“Since it is impossible to accurately predict what future returns will be, to answer this question it is better to consider past performance. Please note that past performance is never a guarantee of future returns.”

The table below compares the historic returns delivered by the average domestic fixed interest income unit trust fund (like the Fundisa Fund) over 10 years to the end of October this year, as compared against the average performance delivered by money market unit trust funds and general equity funds. Since the Fundisa incentive bonus is only available on the Fundisa income unit trust fund, it has not been added to the money market fund or the general equity fund example. The assumption was made that the investor invested consistently and did not withdraw any funds.

“It is obvious from the table that the income unit trust fund typically delivers a marginally higher return than a money market fund, while being more accessible. Money market unit trust funds generally require high minimum investment amounts. The Fundisa Fund would, however, always return less than an equity fund, because it is invested less aggressively. Given that investors are investing for a child’s education, the industry and government considered a more conservative investment approach most appropriate for now.”

Unit trust fund

Monthly debit order for 10 years

Total Rand amount invested

Additional bonus portion (paid by Fundisa only)

Rand amount after 10 years

Domestic Fixed Interest Income Fund

R50

R6 000

R1500

R12 291.45

Domestic Fixed Interest Money Market Fund

R50

R6 000

R9 750.27

Domestic General Equity Fund

R50

R6 000

R15 086.68

Domestic Fixed Interest Income Fund

R100

R12 000

R3 000

R24 582.89

Domestic Fixed Interest Money Market Fund

R100

R12 000

R19 500.53

Domestic General Equity Fund

R100

R12 000

R30 173.36

How to invest

The Fundisa Fund is open to investors wanting to save for the higher education of a South African citizen or permanent resident. A minimum investment of R40 is required. The investor can then choose to pay R40 or more every month or top up the investment when money becomes available.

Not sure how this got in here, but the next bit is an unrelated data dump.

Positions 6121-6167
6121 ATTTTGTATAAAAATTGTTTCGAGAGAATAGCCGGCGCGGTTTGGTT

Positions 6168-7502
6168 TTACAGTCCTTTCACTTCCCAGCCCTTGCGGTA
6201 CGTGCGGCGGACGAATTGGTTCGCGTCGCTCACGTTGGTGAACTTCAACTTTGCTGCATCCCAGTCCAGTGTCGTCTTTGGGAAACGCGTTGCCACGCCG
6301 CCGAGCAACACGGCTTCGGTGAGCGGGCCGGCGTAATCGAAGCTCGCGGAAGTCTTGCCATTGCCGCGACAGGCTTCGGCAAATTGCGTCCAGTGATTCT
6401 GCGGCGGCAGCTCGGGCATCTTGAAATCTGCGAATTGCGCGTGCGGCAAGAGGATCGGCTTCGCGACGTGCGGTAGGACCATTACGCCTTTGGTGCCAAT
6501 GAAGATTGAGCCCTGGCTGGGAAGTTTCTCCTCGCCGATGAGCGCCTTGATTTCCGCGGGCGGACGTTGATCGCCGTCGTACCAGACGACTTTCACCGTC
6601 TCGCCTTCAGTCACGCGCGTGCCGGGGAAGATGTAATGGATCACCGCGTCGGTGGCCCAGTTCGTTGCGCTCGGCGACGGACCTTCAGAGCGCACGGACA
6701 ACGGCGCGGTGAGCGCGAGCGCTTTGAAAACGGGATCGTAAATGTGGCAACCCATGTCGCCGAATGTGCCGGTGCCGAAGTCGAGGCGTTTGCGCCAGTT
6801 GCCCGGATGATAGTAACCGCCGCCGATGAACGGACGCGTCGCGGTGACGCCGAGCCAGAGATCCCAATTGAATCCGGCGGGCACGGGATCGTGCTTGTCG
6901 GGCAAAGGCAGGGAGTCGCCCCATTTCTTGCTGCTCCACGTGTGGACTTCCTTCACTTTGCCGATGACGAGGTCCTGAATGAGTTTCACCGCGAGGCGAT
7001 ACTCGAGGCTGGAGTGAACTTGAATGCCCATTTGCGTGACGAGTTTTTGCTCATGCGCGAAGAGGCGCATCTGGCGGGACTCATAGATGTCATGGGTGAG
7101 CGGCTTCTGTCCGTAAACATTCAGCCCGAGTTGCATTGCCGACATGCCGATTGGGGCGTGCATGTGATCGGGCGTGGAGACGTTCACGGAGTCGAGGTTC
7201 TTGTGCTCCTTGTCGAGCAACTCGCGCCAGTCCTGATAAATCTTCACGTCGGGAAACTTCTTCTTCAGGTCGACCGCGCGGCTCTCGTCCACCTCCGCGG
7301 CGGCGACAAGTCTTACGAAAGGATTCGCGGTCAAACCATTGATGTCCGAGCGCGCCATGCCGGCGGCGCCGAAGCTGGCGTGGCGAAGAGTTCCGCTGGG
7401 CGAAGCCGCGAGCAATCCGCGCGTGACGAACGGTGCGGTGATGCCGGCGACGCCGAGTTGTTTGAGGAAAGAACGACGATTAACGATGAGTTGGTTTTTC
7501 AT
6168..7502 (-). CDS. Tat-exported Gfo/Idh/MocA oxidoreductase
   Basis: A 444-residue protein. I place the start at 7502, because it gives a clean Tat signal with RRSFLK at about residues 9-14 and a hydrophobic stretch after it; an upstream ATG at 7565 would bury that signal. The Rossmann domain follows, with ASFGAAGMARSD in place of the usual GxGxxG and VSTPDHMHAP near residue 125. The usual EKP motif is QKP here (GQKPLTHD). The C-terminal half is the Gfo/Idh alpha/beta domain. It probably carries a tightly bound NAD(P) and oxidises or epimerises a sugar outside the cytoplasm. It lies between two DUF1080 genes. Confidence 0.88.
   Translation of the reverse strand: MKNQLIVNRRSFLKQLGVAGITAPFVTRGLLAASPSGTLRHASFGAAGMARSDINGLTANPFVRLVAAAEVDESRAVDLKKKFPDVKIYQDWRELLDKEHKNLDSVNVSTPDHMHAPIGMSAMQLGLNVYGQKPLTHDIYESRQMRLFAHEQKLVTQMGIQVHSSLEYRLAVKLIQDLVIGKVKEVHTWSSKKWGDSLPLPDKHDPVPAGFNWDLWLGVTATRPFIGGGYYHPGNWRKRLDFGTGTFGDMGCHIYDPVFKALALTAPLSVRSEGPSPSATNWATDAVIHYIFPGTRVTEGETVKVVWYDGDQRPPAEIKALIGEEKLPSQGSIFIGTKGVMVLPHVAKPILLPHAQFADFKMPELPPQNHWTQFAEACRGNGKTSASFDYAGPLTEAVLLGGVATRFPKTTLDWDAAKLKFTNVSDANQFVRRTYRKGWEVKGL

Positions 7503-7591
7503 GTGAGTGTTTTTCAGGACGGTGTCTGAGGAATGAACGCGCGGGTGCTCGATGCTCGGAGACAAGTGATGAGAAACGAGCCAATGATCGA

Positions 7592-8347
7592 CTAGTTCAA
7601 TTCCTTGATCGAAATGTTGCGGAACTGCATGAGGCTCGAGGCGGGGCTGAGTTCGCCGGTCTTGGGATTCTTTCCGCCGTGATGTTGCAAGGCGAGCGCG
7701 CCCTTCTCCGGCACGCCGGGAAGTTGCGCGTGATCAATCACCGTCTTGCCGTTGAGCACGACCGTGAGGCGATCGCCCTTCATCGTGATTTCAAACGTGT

An annual fee of no more than 1.25% (excl VAT) applies, which is taken from the return earned on the money invested. A maximum initial fee of 3% (excl VAT) may be charged, but only if the investment is made with the help of an independent financial adviser. Currently, if the investment is made directly with Standard Bank, Nedbank, or ABSA (the three companies currently offering the fund), or any of their agents, no initial fee is payable.

Nel says anyone can invest in the Fundisa Fund on behalf of a child. “Investors do not need to be related to the learner being sponsored. Also, should the child decide not to study at a tertiary institution, the benefits can be switched to another child. The funds must, however, be used before the learner turns 35.”

She says the mechanics of the fund are simple. When the learner is about to study at an institution, the unit trust company will issue a certificate. The learner takes this certificate to the institution, which then receives payment from the National Student Financial Aid Scheme (NSFAS) on presentation of the certificate.

More information is available from the Fundisa web site at http://www.fundisa.org.za/.